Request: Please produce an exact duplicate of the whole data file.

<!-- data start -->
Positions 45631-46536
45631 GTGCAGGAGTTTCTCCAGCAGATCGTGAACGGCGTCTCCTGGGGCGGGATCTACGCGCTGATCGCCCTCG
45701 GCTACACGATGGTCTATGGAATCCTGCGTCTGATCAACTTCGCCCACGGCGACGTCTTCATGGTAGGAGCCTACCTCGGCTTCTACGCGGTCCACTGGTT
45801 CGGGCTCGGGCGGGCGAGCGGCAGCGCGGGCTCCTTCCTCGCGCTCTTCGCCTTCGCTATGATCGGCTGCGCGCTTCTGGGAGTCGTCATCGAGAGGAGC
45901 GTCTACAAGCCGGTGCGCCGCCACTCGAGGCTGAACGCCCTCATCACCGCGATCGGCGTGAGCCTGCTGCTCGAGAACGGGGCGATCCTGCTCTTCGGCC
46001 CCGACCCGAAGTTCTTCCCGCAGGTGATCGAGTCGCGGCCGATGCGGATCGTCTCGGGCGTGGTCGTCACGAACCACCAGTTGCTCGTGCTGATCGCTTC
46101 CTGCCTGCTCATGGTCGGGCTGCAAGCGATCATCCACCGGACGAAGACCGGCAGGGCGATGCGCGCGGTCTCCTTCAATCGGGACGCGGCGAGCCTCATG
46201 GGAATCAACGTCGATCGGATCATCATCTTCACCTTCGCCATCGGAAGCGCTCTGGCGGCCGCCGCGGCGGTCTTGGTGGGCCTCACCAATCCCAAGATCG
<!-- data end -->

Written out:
Positions 45631-46536
45631 GTGCAGGAGTTTCTCCAGCAGATCGTGAACGGCGTCTCCTGGGGCGGGATCTACGCGCTGATCGCCCTCG
45701 GCTACACGATGGTCTATGGAATCCTGCGTCTGATCAACTTCGCCCACGGCGACGTCTTCATGGTAGGAGCCTACCTCGGCTTCTACGCGGTCCACTGGTT
45801 CGGGCTCGGGCGGGCGAGCGGCAGCGCGGGCTCCTTCCTCGCGCTCTTCGCCTTCGCTATGATCGGCTGCGCGCTTCTGGGAGTCGTCATCGAGAGGAGC
45901 GTCTACAAGCCGGTGCGCCGCCACTCGAGGCTGAACGCCCTCATCACCGCGATCGGCGTGAGCCTGCTGCTCGAGAACGGGGCGATCCTGCTCTTCGGCC
46001 CCGACCCGAAGTTCTTCCCGCAGGTGATCGAGTCGCGGCCGATGCGGATCGTCTCGGGCGTGGTCGTCACGAACCACCAGTTGCTCGTGCTGATCGCTTC
46101 CTGCCTGCTCATGGTCGGGCTGCAAGCGATCATCCACCGGACGAAGACCGGCAGGGCGATGCGCGCGGTCTCCTTCAATCGGGACGCGGCGAGCCTCATG
46201 GGAATCAACGTCGATCGGATCATCATCTTCACCTTCGCCATCGGAAGCGCTCTGGCGGCCGCCGCGGCGGTCTTGGTGGGCCTCACCAATCCCAAGATCG